> To: home_pw@msn.com
> CC: nathan@webr3.org; public-xg-webid@w3.org
> 
> Hi,
> 
> 2011/2/9 Peter Williams <home_pw@msn.com>
> is it a bug
> it is
>  
>   I dont know what an incognito window is.
> Nathan is probably refering to the "mode" that is also available in Firefox as "Start private browsing".
> 
> This means all cookies and any kind of previous browsing history that might help identify you at the server is reset/unavailable. It should mimic/replicate the situation of landing on a website for the first time. Any kind of action taken during this private browsing session is purged after you terminate the session (i.e close the window)
>  
>  
> But the general rule is that a browser can be itself replicated, and it can inherit the ssl state of its replicator.
> I believe it is exactly the thing that "private/incognito browsing" should not allow. 
>  
> I am not sure how the rest relates to this, but I found it very insightful though.
> 
> Thanks!
> 
> Las
> 
> You have to remember (and IETF NEVER got this) is that https target hypermedia, and the brower concept. Pre tabs and pre-popups), one expected to be looking at page X, and want to see page Y in parallel. The UI notion of Linking didnt allow for this. One could "duplicate" a browser frame however, and then link from there -  producing a view of X and Y.
>  
> If X was an https hypermedia document supproting by n SSL sessions, and m SSL connections, so too must replicant of X (since on X' only, the user may refresh before linking on)
>  .
>  
> This all generalizes to the browser behaviours in Mozilla (and its strict emulators, such as IE) on client certs. This "theory of UI and state" controls when a cert dialog is shewn, when and when behind the scenes on  the nth SSL session handshake on 1 TCP connection the client signing key for (RSA) client authn is automatically shewn to have been used, without prompting user for pin or bio. Similar arguments hold for shared cookie stores when one opens an "icognito" IE instance - a play where famously IE security model different from Mozilla - as anyone who builds server-side session managers in windows knows.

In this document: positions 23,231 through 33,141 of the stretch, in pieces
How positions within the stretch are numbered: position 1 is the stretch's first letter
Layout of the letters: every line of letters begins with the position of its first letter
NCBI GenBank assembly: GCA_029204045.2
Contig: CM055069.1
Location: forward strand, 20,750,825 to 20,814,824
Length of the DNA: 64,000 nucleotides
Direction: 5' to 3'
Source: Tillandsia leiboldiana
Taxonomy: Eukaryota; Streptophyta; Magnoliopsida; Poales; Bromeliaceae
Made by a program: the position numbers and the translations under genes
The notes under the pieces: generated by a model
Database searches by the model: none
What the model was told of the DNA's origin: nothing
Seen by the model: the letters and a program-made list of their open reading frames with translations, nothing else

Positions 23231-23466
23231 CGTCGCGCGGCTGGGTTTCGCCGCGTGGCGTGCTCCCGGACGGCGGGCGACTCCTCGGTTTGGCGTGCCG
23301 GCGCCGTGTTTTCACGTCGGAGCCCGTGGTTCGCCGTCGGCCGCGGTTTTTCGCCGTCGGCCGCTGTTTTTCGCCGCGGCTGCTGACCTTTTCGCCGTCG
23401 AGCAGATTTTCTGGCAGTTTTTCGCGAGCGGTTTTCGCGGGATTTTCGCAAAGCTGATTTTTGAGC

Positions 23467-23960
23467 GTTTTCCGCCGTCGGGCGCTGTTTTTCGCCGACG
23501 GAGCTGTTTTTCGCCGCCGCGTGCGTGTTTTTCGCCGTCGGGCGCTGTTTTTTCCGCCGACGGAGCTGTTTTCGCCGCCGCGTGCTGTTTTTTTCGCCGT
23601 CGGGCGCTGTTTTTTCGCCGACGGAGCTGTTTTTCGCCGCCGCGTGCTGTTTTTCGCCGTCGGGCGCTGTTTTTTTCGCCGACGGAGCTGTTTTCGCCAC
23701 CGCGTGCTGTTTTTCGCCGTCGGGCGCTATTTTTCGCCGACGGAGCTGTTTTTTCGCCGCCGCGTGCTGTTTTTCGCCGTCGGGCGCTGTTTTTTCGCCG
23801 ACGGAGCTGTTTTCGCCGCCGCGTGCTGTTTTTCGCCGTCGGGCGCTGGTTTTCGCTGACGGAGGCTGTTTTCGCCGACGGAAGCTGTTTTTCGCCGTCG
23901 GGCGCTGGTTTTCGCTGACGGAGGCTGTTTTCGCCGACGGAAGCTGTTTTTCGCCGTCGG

>  
> If you observe the behaviour of other invokers of https with client authn (e.g. the infocard "trusted desktop" of the Windows window manager) its behaviour is not mozilla-compatible. its not trying to be a browser with its link concept, after all; its trying to be an authentication protocol SEF. And, it has to support a browser, classical windows apps doing (web services) client/server, and ajax callbacks and ajax sockets. Its still a consumer and user of the webid protocol, I believe, even though its not a browser.
>  
> This webid protocol has rapidly gone from rescueing client certs from obscurity and 15 year old waits for national smartcards... to something modern.
>  
> > From: henry.story@bblfish.net
> > Date: Wed, 9 Feb 2011 11:38:35 +0100
> > CC: public-xg-webid@w3.org
> > To: nathan@webr3.org
> > Subject: Re: nasty nasty bug in chrome
> > 
> > On 9 Feb 2011, at 02:21, Nathan wrote:
> > 
> > > 
> > > It appears, that if you webid auth in chrome, them open a new incognito window, then go to the same website again, it'll automatically send your cert and auth you w/o asking..
> > 
> > Did you report that bug? It's worth doing it. They are very responsive. 
> > Just send us the bug ID here, and we can all vote on it :-)
> > 
> > Henry
> > 
> > 
> > > 
> > > 
> > 
> > Social Web Architect
> > http://bblfish.net/
> > 
> > 
> 
> 

Social Web Architect
http://bblfish.net/
Received on Wednesday, 9 February 2011 14:54:07 UTC